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Conservative plans to encourage marriage 'may have to be revised'

Conservative plans to encourage marriage 'may have to be revised'
Plans announced recently by the Conservative Party to encourage people in the UK to get married could have to be revised, it has been revealed.

Speaking to the BBC, shadow chief secretary to the Treasury Philip Hammond admitted that tax breaks suggested by the party may have to be more limited than first envisaged.

The party had said it would introduce a transferable tax allowance and its leader, David Cameron, claimed the issue of marriage is one he feels strongly about.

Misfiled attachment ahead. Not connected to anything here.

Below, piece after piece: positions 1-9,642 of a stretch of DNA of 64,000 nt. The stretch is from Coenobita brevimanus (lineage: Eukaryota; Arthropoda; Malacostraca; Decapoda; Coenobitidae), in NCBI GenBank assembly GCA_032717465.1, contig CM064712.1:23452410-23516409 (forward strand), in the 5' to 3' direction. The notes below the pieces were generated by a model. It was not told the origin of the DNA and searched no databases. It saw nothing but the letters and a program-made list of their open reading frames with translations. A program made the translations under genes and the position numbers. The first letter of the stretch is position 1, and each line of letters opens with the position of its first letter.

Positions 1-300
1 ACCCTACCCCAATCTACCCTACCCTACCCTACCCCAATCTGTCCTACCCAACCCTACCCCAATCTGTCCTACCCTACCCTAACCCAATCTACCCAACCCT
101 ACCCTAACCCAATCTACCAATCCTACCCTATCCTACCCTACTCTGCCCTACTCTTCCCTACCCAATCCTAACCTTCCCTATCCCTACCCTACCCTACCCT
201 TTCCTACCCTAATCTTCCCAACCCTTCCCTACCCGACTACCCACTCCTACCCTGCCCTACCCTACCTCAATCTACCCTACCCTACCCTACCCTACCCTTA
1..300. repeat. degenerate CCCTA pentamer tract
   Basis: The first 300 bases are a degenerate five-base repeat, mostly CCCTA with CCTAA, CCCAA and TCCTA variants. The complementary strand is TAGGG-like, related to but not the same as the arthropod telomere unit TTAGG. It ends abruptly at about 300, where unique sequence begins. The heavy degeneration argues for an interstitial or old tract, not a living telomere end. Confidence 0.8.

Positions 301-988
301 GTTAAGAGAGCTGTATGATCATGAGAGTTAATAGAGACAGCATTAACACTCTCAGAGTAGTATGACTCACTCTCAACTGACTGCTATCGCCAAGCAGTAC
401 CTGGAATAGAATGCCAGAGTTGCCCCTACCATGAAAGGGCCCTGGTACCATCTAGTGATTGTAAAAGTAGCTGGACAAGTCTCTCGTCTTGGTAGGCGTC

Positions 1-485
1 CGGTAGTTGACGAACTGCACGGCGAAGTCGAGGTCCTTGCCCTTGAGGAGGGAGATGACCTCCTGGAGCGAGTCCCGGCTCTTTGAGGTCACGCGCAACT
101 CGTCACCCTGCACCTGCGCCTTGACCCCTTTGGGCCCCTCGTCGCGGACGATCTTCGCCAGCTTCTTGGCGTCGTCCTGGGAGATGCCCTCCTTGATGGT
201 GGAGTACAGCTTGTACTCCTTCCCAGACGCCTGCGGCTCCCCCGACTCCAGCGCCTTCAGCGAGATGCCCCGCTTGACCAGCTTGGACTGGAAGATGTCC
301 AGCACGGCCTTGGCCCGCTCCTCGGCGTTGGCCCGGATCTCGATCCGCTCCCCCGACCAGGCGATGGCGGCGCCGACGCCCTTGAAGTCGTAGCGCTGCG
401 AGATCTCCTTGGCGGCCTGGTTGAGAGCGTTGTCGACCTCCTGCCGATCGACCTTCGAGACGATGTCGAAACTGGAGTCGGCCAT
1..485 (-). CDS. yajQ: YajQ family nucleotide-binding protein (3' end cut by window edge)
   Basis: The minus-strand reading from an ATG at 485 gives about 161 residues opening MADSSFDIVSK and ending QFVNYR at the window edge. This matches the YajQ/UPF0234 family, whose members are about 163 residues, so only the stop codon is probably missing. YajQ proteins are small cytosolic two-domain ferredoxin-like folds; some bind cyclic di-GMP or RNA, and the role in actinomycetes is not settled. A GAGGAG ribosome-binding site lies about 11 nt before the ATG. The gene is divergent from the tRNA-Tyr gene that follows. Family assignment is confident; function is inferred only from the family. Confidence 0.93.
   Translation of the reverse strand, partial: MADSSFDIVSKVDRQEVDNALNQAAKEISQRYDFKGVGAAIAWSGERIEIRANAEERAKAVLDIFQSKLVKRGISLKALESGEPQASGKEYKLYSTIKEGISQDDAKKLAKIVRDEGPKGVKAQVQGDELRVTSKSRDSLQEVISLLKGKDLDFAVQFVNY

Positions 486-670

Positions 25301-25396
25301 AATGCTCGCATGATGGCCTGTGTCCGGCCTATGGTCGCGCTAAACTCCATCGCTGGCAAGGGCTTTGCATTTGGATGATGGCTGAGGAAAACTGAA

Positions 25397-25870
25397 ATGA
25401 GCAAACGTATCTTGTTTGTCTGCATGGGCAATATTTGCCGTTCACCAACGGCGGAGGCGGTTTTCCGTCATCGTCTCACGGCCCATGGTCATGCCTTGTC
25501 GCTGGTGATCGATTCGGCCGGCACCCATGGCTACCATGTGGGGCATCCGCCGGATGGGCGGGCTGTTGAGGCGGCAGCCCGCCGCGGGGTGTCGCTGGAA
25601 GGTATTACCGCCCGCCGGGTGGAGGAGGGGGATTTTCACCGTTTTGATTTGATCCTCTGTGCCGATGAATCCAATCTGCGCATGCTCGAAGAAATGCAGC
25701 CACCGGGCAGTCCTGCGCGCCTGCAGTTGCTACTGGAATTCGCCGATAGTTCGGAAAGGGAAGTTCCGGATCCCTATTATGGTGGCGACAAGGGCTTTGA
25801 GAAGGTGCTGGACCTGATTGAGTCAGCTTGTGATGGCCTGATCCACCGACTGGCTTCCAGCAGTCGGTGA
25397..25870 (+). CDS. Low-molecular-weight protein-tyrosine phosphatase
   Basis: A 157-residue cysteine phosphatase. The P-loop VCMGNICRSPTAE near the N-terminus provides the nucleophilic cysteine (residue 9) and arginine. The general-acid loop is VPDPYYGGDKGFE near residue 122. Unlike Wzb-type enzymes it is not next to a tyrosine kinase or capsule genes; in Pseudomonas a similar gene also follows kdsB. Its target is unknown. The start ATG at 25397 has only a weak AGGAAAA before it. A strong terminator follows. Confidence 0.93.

However, Mr Hammond conceded that, given the current financial position of the UK in the wake of the credit crunch, this no longer appears feasible.

Therefore, the party will seek alternative ideas, the politician said.

Fellow Tory David Willetts, shadow cabinet member responsible for the family, recently told the Guardian that marriage is becoming an increasingly middle-class phenomenon because it is getting more difficult in terms of time and money.

Action must be taken to make the practice more popular again, he suggested.